Update on treatment of arthritis in children: new treatments, new goals

Bull NYU Hosp Jt Dis. 2006;64(1-2):72-6.


Although improved in recent years, the outcome for children who have juvenile idiopathic arthritis (JIA) is still less than ideal. Between 25% and 70% of children with JIA will still have active arthritis 10 years after disease onset, and over 40% will enter adulthood with active arthritis. Based on older publications, the fatality rate for JIA is 4- to 14-fold greater than an age- and sex-matched healthy population, and up to 39% of patients are significantly incapacitated, either wheelchair-bound or bedridden (Steinbrocker Classes III or IV). The hope is that recent changes in treatment approaches will result in marked improvement in long-term functional outcomes, although this has yet to be proven. JIA-associated chronic uveitis has a high frequency of serious complications: 20% develop cataracts, 19% glaucoma, and 16% band keratopathy. The anti-TNF biologics have all been tested in children with polyarticular JIA in blinded, placebo-controlled clinical trials, with over 70% in each trial demonstrating response that has been sustained in longer term follow-up studies. In systemic JIA approximately 50% respond to anti-TNF agents, but in many the response is not sustained. Openlabel studies have shown promising results for biologic therapies that block interleukins 1 and 6 in systemic JIA.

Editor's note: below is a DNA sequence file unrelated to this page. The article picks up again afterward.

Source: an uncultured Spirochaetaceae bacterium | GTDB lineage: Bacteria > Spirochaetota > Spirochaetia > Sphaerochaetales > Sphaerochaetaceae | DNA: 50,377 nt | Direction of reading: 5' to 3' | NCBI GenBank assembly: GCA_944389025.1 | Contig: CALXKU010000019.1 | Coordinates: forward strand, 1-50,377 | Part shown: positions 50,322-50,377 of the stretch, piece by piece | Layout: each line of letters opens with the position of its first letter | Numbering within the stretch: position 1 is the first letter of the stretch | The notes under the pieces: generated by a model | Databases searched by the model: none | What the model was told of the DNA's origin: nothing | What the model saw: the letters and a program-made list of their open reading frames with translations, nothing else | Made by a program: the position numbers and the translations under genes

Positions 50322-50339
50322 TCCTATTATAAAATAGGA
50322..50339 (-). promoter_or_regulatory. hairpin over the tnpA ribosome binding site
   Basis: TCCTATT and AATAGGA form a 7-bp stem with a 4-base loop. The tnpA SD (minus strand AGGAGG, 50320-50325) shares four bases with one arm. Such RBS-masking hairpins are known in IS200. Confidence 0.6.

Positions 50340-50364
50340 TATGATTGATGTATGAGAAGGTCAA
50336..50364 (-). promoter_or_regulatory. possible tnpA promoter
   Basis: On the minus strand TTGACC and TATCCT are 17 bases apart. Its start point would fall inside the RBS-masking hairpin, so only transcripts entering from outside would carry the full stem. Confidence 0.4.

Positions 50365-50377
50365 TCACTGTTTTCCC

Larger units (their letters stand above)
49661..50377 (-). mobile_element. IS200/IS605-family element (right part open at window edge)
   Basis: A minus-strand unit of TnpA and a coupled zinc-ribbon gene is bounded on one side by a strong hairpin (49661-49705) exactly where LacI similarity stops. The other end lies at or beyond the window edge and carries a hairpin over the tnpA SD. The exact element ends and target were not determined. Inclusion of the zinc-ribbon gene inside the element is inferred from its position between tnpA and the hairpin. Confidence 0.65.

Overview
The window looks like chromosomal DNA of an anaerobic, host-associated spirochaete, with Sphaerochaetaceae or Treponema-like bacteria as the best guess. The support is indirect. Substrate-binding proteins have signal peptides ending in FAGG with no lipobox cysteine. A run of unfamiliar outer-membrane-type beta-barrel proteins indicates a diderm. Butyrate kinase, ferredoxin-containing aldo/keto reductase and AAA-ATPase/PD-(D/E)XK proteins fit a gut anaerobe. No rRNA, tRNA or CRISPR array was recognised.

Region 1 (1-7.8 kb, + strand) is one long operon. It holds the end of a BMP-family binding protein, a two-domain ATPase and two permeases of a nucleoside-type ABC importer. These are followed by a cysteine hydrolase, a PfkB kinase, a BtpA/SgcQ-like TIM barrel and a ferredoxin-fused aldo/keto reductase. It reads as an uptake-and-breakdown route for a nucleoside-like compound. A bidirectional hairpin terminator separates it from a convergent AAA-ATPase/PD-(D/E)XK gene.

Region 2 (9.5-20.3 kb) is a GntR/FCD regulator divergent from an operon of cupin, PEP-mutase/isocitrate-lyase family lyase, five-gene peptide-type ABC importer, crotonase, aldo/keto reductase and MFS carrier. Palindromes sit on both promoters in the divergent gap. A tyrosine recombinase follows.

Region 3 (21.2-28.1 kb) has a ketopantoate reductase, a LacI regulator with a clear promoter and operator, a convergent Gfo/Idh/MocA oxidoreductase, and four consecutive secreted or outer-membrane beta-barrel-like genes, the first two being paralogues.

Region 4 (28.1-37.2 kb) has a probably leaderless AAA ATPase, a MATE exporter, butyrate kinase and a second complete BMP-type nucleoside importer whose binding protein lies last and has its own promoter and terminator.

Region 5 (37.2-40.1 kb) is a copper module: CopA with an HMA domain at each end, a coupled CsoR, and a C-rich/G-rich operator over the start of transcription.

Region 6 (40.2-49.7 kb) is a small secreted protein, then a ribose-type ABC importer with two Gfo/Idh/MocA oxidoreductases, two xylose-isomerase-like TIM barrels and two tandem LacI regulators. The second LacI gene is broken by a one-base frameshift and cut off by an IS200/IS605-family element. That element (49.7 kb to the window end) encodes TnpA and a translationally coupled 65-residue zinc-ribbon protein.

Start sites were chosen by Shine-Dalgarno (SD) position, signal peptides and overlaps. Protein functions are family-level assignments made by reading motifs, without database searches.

Publication types

  • Review

MeSH terms

  • Antirheumatic Agents / therapeutic use*
  • Arthritis, Juvenile / drug therapy*
  • Arthritis, Juvenile / metabolism
  • Child
  • Humans
  • Immunosuppressive Agents / therapeutic use*
  • Randomized Controlled Trials as Topic / trends
  • Treatment Outcome
  • Tumor Necrosis Factor-alpha / antagonists & inhibitors


  • Antirheumatic Agents
  • Immunosuppressive Agents
  • Tumor Necrosis Factor-alpha